Backlash Hits Victoria’s Secret For “Bright Young Things” Ad Campaign

(Photo by Valerie Macon/Getty Images)

(Photo by Valerie Macon/Getty Images)

Parents all over the country are frazzled over Victoria’s Secret PINK line which seems to be marketing a new line of underwear and bras to teen girls with a more sexual angle than many people feel comfortable with at that age demographic.

The news of “Bright Young Things” line targeting young teens and tweens started circulation a few weeks ago and has since caused an uproar from parents around the country.   While the “Bright Young Things” line is technically targeted towards 18-22 year-olds, according to Buzzfeed, PINK has not been shy of talking about how they are actually targeting a younger audience.

“When somebody’s 15 or 16 years old, what do they want to be?” Chief Financial Officer of Limited Brands, Stuart Burgdoerfer said at a conference last month. “They want to be older, and they want to be cool like the girl in college, and that’s part of the magic of what we do at Pink.”

In an open letter to Victoria’s Secret, blogger Rev. Evan Dolive voiced his obvious distaste with the situation writing, “I don’t want my daughter to ever think that to be popular or even attractive she has to have emblazon words on her bottom.”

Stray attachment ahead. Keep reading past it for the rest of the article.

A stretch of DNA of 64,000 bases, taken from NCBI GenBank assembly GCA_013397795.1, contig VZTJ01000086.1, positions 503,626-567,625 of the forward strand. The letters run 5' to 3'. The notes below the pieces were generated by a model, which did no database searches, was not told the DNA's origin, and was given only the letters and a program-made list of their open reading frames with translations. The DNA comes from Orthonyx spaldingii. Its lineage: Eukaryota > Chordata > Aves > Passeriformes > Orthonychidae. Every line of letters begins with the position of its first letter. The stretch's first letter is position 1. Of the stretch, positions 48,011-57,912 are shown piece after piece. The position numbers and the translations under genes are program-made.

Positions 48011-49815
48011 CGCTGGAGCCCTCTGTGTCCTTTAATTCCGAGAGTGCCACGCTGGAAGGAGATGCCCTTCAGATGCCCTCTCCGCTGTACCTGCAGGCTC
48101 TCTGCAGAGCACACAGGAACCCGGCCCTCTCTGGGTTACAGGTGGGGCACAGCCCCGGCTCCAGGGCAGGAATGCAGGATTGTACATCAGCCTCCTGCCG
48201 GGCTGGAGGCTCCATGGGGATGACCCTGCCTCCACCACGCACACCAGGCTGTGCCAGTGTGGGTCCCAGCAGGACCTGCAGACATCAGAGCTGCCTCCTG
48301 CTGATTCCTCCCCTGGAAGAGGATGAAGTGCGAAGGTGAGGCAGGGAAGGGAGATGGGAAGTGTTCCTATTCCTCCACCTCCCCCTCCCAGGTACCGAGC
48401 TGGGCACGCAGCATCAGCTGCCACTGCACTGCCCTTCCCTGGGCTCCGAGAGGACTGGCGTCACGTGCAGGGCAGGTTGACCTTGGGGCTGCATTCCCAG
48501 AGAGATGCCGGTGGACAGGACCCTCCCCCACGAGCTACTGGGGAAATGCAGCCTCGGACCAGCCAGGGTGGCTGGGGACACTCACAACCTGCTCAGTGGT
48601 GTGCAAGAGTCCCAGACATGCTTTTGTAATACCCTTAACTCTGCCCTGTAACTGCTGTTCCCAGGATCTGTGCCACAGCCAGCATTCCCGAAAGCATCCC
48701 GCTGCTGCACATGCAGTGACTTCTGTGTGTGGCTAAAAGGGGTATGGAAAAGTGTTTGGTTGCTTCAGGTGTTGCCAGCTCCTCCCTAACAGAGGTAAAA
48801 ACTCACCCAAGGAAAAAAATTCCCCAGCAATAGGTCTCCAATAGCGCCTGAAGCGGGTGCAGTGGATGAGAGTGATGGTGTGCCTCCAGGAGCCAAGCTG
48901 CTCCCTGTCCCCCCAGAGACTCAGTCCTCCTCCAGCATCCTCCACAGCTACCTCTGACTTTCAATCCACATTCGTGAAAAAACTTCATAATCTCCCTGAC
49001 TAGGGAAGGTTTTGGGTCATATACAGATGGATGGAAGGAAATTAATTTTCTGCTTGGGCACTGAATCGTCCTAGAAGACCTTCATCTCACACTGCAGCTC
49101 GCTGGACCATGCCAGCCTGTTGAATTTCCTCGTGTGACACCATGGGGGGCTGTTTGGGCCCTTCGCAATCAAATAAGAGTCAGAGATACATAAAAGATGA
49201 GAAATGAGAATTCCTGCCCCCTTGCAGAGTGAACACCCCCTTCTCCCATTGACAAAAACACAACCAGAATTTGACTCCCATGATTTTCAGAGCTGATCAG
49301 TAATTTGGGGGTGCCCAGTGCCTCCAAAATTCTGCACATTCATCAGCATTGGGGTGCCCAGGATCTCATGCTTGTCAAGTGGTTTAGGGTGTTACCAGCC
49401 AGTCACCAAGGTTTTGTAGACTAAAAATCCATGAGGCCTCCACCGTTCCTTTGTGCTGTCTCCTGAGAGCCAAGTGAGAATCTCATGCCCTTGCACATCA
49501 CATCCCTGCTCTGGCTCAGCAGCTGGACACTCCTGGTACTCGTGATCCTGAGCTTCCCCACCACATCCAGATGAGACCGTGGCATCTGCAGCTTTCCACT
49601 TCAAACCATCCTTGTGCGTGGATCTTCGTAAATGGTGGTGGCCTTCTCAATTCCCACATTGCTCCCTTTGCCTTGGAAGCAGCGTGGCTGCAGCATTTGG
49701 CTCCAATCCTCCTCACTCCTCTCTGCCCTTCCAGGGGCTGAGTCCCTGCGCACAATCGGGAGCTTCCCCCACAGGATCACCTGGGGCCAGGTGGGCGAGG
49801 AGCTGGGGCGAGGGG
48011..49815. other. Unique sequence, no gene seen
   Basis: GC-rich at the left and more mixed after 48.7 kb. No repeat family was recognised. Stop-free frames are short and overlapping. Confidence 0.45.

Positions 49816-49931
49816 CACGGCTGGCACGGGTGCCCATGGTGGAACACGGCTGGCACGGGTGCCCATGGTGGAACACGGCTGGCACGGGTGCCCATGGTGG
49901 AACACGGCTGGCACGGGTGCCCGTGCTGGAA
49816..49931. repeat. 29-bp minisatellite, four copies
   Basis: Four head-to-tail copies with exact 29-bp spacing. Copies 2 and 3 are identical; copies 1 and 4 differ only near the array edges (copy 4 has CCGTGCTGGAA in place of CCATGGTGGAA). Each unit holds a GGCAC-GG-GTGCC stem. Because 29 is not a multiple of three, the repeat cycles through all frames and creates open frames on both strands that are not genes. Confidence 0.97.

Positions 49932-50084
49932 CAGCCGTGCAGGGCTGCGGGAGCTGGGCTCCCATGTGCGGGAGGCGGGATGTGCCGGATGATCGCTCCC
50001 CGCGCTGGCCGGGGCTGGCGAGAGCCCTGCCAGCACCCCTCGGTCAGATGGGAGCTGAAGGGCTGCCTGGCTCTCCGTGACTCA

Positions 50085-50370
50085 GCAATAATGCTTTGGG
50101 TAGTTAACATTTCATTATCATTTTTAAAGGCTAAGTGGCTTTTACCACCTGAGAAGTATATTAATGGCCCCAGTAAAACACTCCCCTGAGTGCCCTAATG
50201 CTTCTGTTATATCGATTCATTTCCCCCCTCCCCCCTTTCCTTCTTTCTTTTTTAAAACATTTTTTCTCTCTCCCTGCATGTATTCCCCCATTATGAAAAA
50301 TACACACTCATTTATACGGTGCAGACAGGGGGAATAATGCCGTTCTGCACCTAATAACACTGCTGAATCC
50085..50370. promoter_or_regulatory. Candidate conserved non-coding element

Now many of the parents who have signed the petition for the line to be removed from Victoria’s Secret PINK collection have failed to notice that there is no “Bright Young Things” section on the website.  It appears that the phrase is a tagline for Spring Break campaign for the PINK line.  There are also no underage models on the Victoria’s Secret website.

A PINK spokesman told Huffington Post:

In response to questions we recently received, Victoria’s Secret PINK is a brand for college-aged women. Despite recent rumors, we have no plans to introduce a collection for younger women. “Bright Young Things” was a slogan used in conjunction with the college spring break tradition.

Here is the commercial for the campaign:

Victoria’s Secret is a lingerie store. Do you think they are marketing towards teens or are people just over-reacting?


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